The hard landing for the NDP's soaring poll numbers will come Monday because Canadians outside Toronto won't vote for Jack Layton.
That's won't as in can't. He isn't on their ballots.
When voters get to their polling stations, what they will find next to the NDP party designation won't be the NDP leader's name. It will, in hundreds of ridings across the land, be some anonymous moniker like Mervyn Heffenfoofer.
The vast majority Canadians don't leave home frantic to vote for Heffenfoofer. If voters know anything about their local NDP candidate at all, it will be from his or her role as business agent for Local 105 of the International Shelf Stocking and Checkout Counter Workers Union. Or as the pipsqueak at the all-candidates meeting who monopolized the microphone raging on about the government's "brutal cuts" to the federal community garden development fund or similar self-involved cause.
Chances are far better they won't even have a clue what he or she looks like because many NDP riding associations are generally so disorganized they can barely put up campaign signs. It is this quaint trait of being a compendium of electoral Heffenfoofers and organizational meemie-dreamies that has kept the federal New Democrats a distinctly minority affectation since their party was founded in 1961.
No amount of one-legged dancing or cane twirling from Jack Layton will change 50 years of history in a few weeks regardless of opinion polls showing 30 per cent NDP support.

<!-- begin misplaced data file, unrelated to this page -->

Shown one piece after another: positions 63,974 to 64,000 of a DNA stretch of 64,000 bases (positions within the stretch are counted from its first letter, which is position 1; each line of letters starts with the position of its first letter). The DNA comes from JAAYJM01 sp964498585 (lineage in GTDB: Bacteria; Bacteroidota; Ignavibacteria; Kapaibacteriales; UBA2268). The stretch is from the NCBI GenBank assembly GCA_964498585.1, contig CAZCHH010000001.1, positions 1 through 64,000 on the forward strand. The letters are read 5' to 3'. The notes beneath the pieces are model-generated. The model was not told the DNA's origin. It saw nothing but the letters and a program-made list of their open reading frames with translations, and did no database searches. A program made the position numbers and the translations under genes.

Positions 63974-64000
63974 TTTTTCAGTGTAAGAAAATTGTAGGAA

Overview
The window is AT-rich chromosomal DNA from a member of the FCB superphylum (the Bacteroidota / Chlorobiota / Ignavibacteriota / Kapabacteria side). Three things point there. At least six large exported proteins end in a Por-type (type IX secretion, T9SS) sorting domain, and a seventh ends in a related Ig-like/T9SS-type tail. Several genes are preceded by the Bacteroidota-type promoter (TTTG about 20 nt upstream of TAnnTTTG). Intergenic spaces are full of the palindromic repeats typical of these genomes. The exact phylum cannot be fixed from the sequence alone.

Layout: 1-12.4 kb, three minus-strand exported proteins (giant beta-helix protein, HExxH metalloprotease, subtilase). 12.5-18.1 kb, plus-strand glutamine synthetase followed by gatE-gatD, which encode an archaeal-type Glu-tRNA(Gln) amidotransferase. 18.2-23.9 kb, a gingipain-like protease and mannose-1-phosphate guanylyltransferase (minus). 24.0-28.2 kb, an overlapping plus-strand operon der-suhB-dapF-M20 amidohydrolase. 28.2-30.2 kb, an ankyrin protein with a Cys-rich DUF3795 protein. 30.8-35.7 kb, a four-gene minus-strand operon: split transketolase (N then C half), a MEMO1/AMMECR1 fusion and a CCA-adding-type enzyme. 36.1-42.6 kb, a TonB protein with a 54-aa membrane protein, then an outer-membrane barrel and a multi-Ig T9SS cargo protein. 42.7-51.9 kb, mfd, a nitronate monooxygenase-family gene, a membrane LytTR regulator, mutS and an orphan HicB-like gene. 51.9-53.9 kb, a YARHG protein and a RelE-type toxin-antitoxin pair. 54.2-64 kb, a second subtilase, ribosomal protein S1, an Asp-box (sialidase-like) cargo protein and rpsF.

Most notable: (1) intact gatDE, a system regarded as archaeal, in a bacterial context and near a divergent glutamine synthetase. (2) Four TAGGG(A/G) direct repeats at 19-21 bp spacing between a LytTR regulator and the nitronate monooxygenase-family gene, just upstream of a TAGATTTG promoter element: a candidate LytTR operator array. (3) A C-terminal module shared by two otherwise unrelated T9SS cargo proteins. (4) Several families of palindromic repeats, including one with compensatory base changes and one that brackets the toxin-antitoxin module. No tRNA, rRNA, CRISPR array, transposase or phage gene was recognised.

The question really is why, election after election, we start to believe it might.
Part of the answer is the well-known distortion of leader obsession in a parliamentary system. If, say, Jack Layton's doing well, the party must be doing well. It's a self-perpetuating fallacy amplified through the media echo chamber that exists to justify the horrendous expense of travelling with the leader in order to focus obsessively on him or her.
I've long believed, however, the major reason we're inclined to overestimate perennial also-ran parties such as the NDP is because we are forever forgetting how brief the ordinary citizen's engagement with the political process turns out to be. On a good day, i.e. on voting day, it probably averages 25 minutes door-to-door.
Years ago, my father-in-law asked me—a career political reporter and life-long political junkie—who he should vote for. He'd voted for the same gang for 25 years. He wanted a change. After about 10 minutes of my trenchant insights, he got up and went into the kitchen of our house in Quebec City. I thought he was making more coffee. In fact, he was standing on a chair, changing a burned out-light bulb.
It may be true, as the saying goes, that to change you gotta change. But poll numbers notwithstanding, Canadians in 308 ridings are not going to exit the voting booth having fallen for Heffenfoofer even if they entered with visions of Jack Layton dancing before their eyes.